CHARLOTTE’S IN THE (MOTHER) HOOD

In the (mother) hood

This week we are lucky enough to have yet another inspiring mum boss on the blog. Charlotte, who you might also know as Emily (all will become clear), is responsible for some of the most-liked photos on some of the most popular Instagram feeds, yet we rarely catch a glimpse of the lady herself! The reason being is this Mama is more commonly found behind, rather than in front of the lens. YES! We have Charlotte the owner of Emily Gray Photography (herein lies the name confusion).

As well as juggling a successful business and finding time to be creative, Charlotte is also responsible for raising two smalls. If that didn’t keep her busy enough she also recently raised an amazing £3238 for Save the Children’s Child Refugee Appeal by organising a marathon all-day, non-stop photo shoot for local families in Hackney, where she lives. Here she shares her experience of motherhood and best of all, she has an extra-special, pre-Christmas treat for readers of the blog…!

Charlotte Emily Gray

Name: Charlotte

Age: 33

Location: Hackney

Number of Kids: 2

Names and ages: Iris (3) and Vivienne (1)

Was motherhood planned, a lovely surprise or somewhere in the middle?

It was planned, but it’s still a surprise!

What were your initial feelings on finding out you were pregnant?

Shock! I wasn’t sure it was going to happen for us. I was totally floored and ran to the chemist to buy another couple of tests. They came back positive, so I ran back to the chemist to buy their most expensive test, which told me I was 5+ weeks pregnant. Turns out I was actually 10+ weeks!

How did you tell your partner?

He found me sat on the bathroom floor surrounded by tests when he came home from work!

His reaction?

Shocked but happy!

Did you glow your way through pregnancy or was it a complete bitch?

Once the initial exhaustion was out of the way I felt good. I had aches in my hips but nothing serious. I found my second pregnancy slightly harder, as I was working on photo shoots up to 39 weeks, running around after a non-napping one year old and dealing with 4 flights of stairs up and down from our flat every day.

Tell me about your birth experience…

My two births were different, but thankfully both very quick. The first was in hospital. I’d labored at home and came in at 9cm dilated. I’d wanted to deliver in the birth centre, but I was put on labour ward. At the end of the day we were both fine, but I wasn’t listened to and I didn’t feel like it was a good experience. I actually felt quite numb afterwards. My husband said it was like I’d shut down. Between two and five weeks after the birth, I had 3 secondary post-partum hemorrhages and eventually they removed some retained placenta.

For my second baby I knew I wanted to be at home. I was convinced I’d have a better experience, I’d be in control and I was also concerned at the speed that the baby might arrive. I went to the loo at 10.00pm and thought I felt a pull inside me as I stood up. Five minutes later I had a cramp, five minutes after that the cramp started to come in waves and then the contractions started. My husband started filling the pool whilst I called the midwife and Vivienne was born at 11.54pm in our kitchen. I delivered the placenta without the injection and made sure that the midwives examined it with me so I could see it was all there! Amazingly this all took place on Iris’ second birthday, so I have two winter solstice babies!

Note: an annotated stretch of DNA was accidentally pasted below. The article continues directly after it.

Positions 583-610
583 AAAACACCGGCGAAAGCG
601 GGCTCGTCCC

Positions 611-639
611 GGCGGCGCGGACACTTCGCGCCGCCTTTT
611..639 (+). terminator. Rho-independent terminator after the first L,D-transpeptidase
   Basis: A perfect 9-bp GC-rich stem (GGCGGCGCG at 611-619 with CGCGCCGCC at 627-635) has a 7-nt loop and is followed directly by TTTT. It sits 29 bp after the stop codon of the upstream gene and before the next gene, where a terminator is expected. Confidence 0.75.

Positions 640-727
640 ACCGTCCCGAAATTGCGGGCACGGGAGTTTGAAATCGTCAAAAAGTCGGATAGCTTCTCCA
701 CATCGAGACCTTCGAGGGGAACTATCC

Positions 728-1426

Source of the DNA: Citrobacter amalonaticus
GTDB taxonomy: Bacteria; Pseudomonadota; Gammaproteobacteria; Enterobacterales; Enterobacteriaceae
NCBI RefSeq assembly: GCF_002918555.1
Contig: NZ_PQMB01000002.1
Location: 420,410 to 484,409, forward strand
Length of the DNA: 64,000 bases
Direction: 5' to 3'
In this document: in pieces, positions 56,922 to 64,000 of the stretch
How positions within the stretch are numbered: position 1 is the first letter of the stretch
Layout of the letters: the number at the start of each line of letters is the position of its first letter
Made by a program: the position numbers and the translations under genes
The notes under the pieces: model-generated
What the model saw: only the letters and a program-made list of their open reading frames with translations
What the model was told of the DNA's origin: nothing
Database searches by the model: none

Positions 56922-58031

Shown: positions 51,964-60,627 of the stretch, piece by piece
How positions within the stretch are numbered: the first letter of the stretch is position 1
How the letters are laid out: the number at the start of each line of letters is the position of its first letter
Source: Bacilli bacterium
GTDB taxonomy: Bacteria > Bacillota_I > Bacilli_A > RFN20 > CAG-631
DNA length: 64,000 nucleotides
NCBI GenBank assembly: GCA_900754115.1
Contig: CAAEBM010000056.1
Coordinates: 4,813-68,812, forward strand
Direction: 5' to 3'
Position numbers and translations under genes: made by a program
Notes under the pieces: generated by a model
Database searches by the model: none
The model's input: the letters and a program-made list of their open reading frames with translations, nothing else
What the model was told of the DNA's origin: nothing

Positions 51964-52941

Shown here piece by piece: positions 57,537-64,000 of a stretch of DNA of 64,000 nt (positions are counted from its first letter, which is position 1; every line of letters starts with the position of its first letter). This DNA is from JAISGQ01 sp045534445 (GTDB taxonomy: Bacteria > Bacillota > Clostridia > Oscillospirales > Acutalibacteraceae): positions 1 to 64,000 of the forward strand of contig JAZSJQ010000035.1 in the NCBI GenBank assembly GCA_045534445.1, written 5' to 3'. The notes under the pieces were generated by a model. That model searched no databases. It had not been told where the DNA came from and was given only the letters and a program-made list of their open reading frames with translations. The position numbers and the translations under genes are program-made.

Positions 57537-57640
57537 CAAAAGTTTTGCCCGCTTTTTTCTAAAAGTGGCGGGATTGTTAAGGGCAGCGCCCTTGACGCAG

Describe motherhood in a few words: Relentless but amazing.

Can you share any highlights?

I love watching them play together. They sit opposite each other at the dinner table and they have such a laugh. They are often quite cheeky and I start off trying to discipline them, but they just descend into giggles and it’s hard not to join in!

Can you share any low points?

When Iris trapped her finger in her bedroom door in the middle of the night when she was 2. It is a fire door and it was nasty – I had to take her to A&E and she had surgery on it.

What do you do when the baby sleeps?

I ignore the mess and just sit straight down at my computer and work. I can only do this if it’s a day when Iris is at nursery.

Have you got a blog?

I do have one, where I am supposed to post about all my latest photo shoots. But I don’t, I’m useless at that. I just post to Instagram instead. I really should do something smart, like link them up…

Have you got a business?

I run Emily Gray Photography. I offer relaxed and natural family photography, from newborn shoots with 4 day old babies, to big family get-togethers. I also shoot kids fashion, take portraits and head shots of people for their business or blogs, do a bit of product photography… For people looking to buy someone close the gift of a photo shoot, I offer personalised gift vouchers.

emily gray photography

Why ‘Emily Gray’?